I’ve been reading the dissident right for almost 10 years and I have never seen a clearly articulated vision for America in accordance with their worldview. Without a positive political agenda, these movements start to look more like old white men shouting “get off my lawn.” That’s why the movements flame out in short order.

    • Guest… I’d argue it’s not the free shit… it’s telling folks they are a victim and carving out special stuff just for them. They get to say stuff others can’t say and get to organize “their kind”. Also, the education system, via the left, actively attacked western civ and othered it. Zman’s point is dead-on here.

      So if you’re hip and cool and in-the-know… you know that everything that western civ gained was on the backs of minorities. Ill gotten gains. If not for the lash and slavery, Africa would be a great nation of industry and finance… but no… they were tricked from day one not to believe in themselves and they were tricked into Christianity and western their eternal inability to live for tomorrow and invest. No , live for today and do what you need to do to get by… today… because because and western civ is bad. Why, after all these years is Haiti such a pathetic hell-hole? ( Whitey did it )

  11. While it has been hip and cool to question f Western civilization, the specific institutions targeted have changed. Once an institution is fully infected, goes from being a target of ridicule to a revered source of truth and justice.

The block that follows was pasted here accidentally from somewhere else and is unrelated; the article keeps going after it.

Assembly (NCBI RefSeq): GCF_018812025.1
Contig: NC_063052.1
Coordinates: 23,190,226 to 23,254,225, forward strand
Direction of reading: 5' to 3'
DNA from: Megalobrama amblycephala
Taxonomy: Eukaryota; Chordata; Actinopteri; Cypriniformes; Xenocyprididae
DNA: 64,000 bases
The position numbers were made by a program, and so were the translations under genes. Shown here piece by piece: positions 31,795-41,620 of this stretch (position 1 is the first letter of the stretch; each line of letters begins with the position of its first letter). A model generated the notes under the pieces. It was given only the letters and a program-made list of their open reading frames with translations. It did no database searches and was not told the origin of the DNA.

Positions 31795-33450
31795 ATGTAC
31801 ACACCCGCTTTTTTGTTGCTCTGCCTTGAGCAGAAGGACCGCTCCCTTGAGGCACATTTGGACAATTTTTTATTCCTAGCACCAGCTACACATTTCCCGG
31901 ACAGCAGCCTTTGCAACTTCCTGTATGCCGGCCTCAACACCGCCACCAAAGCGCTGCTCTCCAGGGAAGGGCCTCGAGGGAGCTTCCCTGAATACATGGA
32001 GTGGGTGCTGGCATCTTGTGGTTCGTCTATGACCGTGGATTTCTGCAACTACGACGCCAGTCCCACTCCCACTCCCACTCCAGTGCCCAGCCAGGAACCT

Examples include the Episcopal Church, the IRS, Ivy League Universities, and the United nations.

  12. The truth is that most of these alt right “intellectuals” are white men terrified of a world where white men are not given preferential treatment

    Leonard Pitts writes frequently on this topic. He points out that white men have had 500 years of affirmative action

    One good thing is that the demographics are changing and white men (their kind re anyway) will see justice done

    • For many American blacks, especially elite blacks like the Obamas, nothing exists outside their own blackness. Their blackness is endlessly interesting, endlessly fascinating to them. They can never get enough of thinking about it, talking about it, reading and writing about it.

      If they write a book, it’s about their blackness: Barack Obama’s Dreams from My Father, for example. If they write a college paper, it’s about their blackness: Mrs Obama’s Princeton thesis, for example, the seven words of whose title contain the word “black” twice. If they read a book, it’s about blackness. I’ve spent many, many hours riding the New York subway. Sitting next to a black person who’s reading a book, I take a peek: two times out of three it’s some black author writing about blackness.